Monday, November 7, 2016

Who cooks dinner?

So let’s say you enter your Third Third earlier than your spouse: who does the cooking?

Do you:
  1. Do more of the cooking because he/she is still working (and earning income) and wouldn’t it be nice for them to come home to a hot meal? (with pleasure)
  2. Continue to share the cooking/household chores because you worked hard to establish an egalitarian household and you’re committed to that in your relationship? (with pleasure)
  3. Do more of the cooking because … (same as #1, but with resentment)
  4. Continue to share the cooking/household chores because … (same as #2, but with resentment)
I know there are some people who are delighted with their newfound time to cook and prepare meals. Those are the women who lined up at the Friends of the Library book sale in front of the cookbook shelves. Those are the folks who take photos of the meals they’ve prepared and post them on Facebook. (Yes, I do know ONE MAN who does this.)

I’m not those people. Mostly, I kind of forget about eating until I have a headache, BUT when I cook, I like it to be healthful, non-meat, and not processed. That takes time. This is the weekly cycle we’re on:

Monday: I cook delicious healthy meal with side dishes. I have to stop what I’m doing at 3:30 for this to be possible, but I am pleased with my effort, and my efforts are appreciated.
Tuesday: I cook delicious healthy meal with side dishes. I have to stop what I’m doing at 3:30 for this to be possible, but I am pleased with my effort, and my efforts are appreciated.
Wednesday: I have to make extra trips to the store for a missing ingredient that is not in stock at two stores (corn meal!?). This particular meal turns out to have a few more steps in it than I’d anticipated so my day gets eaten up with meal preparation. I decide husband is not properly appreciative. I have to stay up late to get my personal stuff done that I couldn’t get done during the day.
Thursday: I assemble a meal of delicious leftovers. I watch husband like a hawk, evaluating whether he is eating his way through the leftovers so we won’t get another meal out of them. I fill out angry survey form for grocery store that did not have corn meal in stock.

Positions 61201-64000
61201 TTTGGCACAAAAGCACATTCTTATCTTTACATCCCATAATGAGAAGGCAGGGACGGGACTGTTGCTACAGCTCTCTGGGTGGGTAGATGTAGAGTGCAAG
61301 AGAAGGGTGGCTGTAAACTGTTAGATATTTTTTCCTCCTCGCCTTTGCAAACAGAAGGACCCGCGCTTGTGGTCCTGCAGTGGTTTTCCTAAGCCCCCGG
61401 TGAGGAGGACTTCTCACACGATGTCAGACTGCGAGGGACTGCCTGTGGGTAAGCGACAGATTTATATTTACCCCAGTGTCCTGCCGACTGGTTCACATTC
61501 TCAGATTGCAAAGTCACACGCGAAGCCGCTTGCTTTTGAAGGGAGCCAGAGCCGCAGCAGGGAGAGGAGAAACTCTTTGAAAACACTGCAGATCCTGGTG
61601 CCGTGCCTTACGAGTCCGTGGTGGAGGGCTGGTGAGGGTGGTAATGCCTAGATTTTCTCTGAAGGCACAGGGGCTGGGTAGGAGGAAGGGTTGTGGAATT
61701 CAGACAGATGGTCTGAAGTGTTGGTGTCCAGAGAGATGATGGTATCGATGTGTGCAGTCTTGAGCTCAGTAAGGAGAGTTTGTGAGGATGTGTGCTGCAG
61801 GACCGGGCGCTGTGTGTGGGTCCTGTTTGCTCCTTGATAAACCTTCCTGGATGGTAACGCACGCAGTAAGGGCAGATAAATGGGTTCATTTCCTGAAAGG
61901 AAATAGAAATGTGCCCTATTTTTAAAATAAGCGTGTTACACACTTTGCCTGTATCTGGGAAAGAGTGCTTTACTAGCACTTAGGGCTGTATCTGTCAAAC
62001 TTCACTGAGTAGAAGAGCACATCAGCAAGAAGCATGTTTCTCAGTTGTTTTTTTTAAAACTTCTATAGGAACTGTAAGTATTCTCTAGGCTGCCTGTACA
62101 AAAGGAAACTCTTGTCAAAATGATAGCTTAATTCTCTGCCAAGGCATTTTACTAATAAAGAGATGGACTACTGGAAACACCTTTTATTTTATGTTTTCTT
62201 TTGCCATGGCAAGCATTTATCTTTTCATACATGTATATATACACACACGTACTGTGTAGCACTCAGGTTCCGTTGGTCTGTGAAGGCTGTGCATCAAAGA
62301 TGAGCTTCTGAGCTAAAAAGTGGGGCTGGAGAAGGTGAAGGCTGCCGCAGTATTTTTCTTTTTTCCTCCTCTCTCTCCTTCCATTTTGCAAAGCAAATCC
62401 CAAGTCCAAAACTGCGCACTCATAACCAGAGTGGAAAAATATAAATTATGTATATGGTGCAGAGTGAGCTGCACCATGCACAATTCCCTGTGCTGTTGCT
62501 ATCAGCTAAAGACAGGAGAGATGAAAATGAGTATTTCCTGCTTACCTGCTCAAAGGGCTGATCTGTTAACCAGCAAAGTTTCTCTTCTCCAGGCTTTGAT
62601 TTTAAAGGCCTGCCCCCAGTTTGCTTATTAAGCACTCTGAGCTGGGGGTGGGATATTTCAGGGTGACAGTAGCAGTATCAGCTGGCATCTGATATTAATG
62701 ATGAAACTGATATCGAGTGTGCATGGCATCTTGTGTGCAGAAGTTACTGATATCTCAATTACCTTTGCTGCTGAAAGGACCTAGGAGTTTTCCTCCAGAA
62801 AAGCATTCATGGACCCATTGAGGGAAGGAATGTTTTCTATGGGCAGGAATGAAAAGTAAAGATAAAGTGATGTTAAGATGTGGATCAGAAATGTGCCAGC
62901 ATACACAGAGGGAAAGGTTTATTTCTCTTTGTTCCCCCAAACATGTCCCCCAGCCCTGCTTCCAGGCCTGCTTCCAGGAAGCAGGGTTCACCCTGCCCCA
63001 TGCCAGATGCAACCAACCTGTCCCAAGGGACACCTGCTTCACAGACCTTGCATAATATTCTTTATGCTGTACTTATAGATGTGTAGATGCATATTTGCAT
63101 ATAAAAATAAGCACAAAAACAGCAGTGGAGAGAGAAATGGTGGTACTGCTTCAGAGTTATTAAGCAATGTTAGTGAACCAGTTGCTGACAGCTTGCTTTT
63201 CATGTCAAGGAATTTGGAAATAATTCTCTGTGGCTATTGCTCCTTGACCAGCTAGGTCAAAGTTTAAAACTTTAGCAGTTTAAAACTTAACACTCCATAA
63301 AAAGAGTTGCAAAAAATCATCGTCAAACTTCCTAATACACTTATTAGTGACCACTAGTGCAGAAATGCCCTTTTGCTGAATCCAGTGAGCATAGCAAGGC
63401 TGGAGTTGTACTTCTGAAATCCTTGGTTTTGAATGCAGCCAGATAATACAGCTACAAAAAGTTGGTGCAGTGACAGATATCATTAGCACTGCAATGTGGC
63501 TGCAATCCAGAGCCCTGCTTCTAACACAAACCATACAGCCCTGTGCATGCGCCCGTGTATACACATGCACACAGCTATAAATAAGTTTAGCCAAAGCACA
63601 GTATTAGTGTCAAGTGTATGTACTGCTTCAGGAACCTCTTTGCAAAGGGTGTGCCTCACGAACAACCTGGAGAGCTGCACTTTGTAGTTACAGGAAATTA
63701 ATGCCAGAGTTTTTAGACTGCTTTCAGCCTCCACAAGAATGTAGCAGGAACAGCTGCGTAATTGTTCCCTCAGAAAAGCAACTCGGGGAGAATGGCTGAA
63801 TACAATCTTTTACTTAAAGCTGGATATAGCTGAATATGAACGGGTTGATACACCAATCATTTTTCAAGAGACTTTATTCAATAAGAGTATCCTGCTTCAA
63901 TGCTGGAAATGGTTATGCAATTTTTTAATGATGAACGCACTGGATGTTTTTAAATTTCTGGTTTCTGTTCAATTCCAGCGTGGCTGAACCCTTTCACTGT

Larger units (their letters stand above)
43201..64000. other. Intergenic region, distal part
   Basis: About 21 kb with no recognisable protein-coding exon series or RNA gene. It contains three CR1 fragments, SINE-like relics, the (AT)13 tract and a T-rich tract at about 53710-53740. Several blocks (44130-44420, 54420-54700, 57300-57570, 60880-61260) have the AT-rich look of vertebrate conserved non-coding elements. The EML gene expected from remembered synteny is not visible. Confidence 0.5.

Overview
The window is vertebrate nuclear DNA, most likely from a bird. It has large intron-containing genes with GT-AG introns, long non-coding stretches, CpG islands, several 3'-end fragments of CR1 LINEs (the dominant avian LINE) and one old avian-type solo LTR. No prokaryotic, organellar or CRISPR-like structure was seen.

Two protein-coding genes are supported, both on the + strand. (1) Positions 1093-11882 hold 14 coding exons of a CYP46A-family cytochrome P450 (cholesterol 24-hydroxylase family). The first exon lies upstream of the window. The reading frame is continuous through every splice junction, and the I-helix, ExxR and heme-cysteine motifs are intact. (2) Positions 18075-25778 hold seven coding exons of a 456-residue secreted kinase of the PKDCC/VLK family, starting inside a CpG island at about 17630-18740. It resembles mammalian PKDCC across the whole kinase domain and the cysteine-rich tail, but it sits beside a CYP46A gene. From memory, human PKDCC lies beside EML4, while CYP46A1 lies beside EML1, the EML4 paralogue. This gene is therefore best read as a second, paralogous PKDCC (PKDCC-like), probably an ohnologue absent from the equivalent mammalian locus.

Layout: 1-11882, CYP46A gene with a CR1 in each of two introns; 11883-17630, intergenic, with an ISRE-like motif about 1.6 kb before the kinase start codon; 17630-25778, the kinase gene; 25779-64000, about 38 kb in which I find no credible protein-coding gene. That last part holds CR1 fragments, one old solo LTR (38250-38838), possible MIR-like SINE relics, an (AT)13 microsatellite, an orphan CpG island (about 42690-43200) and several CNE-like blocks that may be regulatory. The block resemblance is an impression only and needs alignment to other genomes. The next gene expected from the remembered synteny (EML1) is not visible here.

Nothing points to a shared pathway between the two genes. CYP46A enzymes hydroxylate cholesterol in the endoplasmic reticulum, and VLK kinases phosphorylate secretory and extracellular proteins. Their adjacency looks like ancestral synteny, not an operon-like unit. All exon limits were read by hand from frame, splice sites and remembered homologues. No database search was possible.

Friday: Husband is picking up on clues. He starts saying things like, “I’m making a list with some items I want to cook for a meal. Do you have anything to add?” I feel bad because he has contributed 40+ work hours to our household this week and now I am frightening him back into egalitarianism because he knows me and knows I am ready to blow. I feel very grumpy about all this, but I did not quit my job to cook dinners.

My husband and I had achieved a very nice balance during our working years. He did things; I did things. We both parented. Every now and then, I’d get miffed because my things were do-over-and-over-again things and his were big-project-achieved kind of things, but we worked out a balance of effort. I’ve never mowed the lawn; he’s never tended the garden. If something broken required glue, he fixed it; if it required sewing, I fixed it. We rotated regular meal preparation, but mostly he cooked food, and I cooked meals. Things felt even.

But now, I have more flexible, “leisure” time. And in talking to many women friends, that creates a guilty burden of “we should be” cooking dinner. And the problem with guilty burdens is that eventually resentment finds its way in. I’m sure my husband would say I shouldn’t feel this way, that I’ve earned my time, that I contribute to the household (if not at the same income level as before), but that’s because he’s nicer than I. He’d also say peanut butter is fine for dinner.

So other than giving myself a personality transplant (attempted, never successful), I’ve been trying to come up with solutions to the perceived Dinner Burden:
  1. Maybe peanut butter, yogurt, or whatever scrounging yields can be counted as a meal. Maybe dinner-as-meal is a Second Third thing. Maybe Third Third dinner needs to be re-imagined as bits-of-this-and-that, not a whole meal, but still sitting down together. Maybe a dinner meal can then be a surprise kind of thing, as in “Oh! You made dinner! What a nice surprise!”

  2. Browse my magazines and collected recipes and get enthused about cooking one of those creations?

  3. See a lot more movies at the Bear Tooth and eat dinner there?

  4. More giant soups, more salmon, sandwiches? Great volumes of leftovers? Start a recipe folder of “easy”?
Taking suggestions….

1 comment:

  1. My husband enjoys cooking, and in general I do not. My solution to this problem? A meal of popcorn, cheese and apples. We do this at least once a week, and it's my go-to when I don't feel like cooking.


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